what are you reading right now?

A little bit of book reviewing this evening. I’ve been lucky enough to read some cracking books of late so I thought it was time to share a few.

My first was Jeanette McCurdey’s memoir, I’m Glad My Mom Died. This was such a sad and shocking read. I’m always super interested in the lives of child stars, and I feel really sad for the ones that go off the rails. I even find the psychology behind child stardom fascinating. And so this was a real eye opener as we saw what can really happen when children are pushed into the spotlight.

Keeping with the memoir, I then read Richard E Grant’s book A Pocketful of Happiness, all about the grief he has experienced since the death of his wife last year. He doesn’t hold back in this book and because it is narrated by him, you can actually hear his voice cracking as he talks about the moment he lost the love of his life.

Next up was Carrie Soto is Back which I devoured. I have a real love of stories about athletes and this one about a tennis star didn’t fail to impress.

I’m now on to a book called The Only Woman in the Room by Marie Benedict. It is about an actress who somehow becomes tangled up with the Nazis before fleeing and then becoming a Hollywood star – and it’s a true story.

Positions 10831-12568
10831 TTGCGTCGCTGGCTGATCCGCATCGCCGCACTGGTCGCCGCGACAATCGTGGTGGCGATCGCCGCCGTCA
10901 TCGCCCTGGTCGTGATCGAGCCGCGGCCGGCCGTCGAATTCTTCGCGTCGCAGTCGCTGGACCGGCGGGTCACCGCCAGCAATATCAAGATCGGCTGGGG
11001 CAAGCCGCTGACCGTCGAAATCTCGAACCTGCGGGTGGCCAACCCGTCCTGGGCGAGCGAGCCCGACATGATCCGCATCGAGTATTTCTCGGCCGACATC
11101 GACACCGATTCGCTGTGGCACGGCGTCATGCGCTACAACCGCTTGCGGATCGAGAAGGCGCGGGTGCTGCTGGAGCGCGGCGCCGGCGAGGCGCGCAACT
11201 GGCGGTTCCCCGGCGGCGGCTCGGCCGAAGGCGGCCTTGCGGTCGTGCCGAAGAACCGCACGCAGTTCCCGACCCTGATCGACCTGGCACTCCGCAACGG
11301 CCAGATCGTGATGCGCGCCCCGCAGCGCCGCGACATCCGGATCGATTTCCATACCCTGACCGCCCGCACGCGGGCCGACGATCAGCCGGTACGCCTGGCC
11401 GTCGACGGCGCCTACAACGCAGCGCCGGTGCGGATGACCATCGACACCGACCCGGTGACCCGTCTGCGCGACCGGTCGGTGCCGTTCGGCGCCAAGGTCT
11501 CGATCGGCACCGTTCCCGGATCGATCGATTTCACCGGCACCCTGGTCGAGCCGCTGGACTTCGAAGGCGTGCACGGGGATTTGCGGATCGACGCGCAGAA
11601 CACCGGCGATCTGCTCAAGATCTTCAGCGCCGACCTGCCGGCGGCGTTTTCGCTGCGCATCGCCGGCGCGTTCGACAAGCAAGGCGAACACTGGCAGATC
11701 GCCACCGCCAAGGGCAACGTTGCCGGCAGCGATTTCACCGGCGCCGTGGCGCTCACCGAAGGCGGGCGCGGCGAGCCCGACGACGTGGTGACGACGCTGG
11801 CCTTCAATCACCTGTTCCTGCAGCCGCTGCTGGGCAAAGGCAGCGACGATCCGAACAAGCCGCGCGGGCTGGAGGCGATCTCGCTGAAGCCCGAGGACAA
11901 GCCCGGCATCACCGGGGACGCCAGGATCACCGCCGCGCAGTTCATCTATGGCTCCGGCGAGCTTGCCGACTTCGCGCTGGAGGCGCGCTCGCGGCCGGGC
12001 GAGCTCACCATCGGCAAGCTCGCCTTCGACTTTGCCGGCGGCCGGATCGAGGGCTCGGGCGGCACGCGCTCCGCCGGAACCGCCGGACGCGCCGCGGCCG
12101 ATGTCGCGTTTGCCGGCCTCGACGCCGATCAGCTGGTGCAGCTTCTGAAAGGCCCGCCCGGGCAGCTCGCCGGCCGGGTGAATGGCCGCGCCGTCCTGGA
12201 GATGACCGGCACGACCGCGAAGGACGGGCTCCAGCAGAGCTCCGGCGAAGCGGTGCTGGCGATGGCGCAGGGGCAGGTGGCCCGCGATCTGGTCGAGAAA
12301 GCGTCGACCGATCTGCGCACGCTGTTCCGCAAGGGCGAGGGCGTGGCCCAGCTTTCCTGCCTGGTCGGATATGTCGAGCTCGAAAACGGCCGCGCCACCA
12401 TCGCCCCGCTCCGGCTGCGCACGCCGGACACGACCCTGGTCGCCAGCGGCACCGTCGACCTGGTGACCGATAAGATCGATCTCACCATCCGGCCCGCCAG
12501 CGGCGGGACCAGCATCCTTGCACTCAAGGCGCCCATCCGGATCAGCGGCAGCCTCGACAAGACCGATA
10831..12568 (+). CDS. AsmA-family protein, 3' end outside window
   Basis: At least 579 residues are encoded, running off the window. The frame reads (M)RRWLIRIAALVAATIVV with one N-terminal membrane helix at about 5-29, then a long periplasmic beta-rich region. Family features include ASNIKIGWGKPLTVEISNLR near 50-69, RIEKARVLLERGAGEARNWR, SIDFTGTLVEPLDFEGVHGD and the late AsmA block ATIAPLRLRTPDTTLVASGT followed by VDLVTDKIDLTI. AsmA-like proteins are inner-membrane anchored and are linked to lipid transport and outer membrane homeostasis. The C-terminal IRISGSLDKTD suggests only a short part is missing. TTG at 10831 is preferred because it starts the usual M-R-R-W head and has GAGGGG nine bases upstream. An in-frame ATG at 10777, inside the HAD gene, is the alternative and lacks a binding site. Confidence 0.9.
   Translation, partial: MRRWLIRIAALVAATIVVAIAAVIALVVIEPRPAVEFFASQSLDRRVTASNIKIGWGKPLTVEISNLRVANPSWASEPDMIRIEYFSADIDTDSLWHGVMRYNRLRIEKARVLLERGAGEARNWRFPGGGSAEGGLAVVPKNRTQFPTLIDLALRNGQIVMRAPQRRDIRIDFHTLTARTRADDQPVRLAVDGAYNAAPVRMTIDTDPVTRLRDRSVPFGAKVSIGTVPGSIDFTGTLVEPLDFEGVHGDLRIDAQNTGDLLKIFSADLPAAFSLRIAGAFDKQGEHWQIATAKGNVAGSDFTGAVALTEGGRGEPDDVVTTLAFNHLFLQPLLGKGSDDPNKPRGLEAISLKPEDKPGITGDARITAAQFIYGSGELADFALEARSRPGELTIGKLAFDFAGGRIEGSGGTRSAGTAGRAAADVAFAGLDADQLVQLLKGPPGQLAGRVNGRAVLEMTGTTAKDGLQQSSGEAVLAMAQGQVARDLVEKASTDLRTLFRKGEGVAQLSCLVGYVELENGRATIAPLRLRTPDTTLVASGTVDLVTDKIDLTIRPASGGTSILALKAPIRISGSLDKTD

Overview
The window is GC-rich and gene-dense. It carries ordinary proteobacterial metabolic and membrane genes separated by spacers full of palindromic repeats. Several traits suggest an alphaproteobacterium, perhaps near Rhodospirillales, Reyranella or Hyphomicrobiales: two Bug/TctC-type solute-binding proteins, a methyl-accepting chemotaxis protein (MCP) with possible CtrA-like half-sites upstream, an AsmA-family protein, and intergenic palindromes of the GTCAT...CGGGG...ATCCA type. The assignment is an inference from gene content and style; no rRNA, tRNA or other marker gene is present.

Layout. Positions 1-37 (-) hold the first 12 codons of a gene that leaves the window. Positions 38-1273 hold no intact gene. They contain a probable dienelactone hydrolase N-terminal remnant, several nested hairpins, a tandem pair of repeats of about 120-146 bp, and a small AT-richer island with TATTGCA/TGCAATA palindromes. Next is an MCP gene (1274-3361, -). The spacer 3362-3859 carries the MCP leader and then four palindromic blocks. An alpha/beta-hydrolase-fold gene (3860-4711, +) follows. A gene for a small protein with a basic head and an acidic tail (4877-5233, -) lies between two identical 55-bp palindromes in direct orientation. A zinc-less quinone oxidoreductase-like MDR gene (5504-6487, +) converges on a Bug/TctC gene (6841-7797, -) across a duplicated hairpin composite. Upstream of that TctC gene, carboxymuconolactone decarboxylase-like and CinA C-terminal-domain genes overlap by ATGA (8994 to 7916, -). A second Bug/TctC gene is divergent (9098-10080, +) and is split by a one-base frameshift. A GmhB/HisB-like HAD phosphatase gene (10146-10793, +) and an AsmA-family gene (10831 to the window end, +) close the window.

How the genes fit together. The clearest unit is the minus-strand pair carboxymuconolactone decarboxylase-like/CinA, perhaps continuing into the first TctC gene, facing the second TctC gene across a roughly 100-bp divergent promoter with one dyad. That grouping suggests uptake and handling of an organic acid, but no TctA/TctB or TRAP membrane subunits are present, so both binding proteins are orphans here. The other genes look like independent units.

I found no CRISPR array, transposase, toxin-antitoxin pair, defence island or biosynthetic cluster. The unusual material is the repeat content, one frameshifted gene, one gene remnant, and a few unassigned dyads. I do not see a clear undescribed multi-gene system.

I’d love to hear if anyone is reading anything good that I should give a try. Have a fabulous weekend.

Much Love

Rachel xx

writing a truly unusual book

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I was having a discussion with a colleague today and we got onto the topic of truly unusual books. Rather than books that just have a really different and original premise, we were talking about books that take on a whole new format that has never been done before.

My colleague is much younger than I am and she has only just finished her masters degree, so she has actually been studying this and has loads of interesting ideas that she has researched. I can barely get on board with a Kindle so some of these wacky ideas are a bit much for me, but some were really interesting.

We began by talking about The Appeal by Janice Hallett which I am actually really keen to read. This is a mystery novel that is made up entirely of emails, articles, reports and evidence and the reader pieces together the events to solve the mystery.

Then we really broke out the crazy and she told me about thise woman who wrote a whole book in the snow and took photos and posted them on Instagram. Obviously, once the snow melted, the only record of the story is the photographs.

My colleague then told me about the story she created for her final project at university and I have asked her to bring it in so I can read it because it sounds so cool.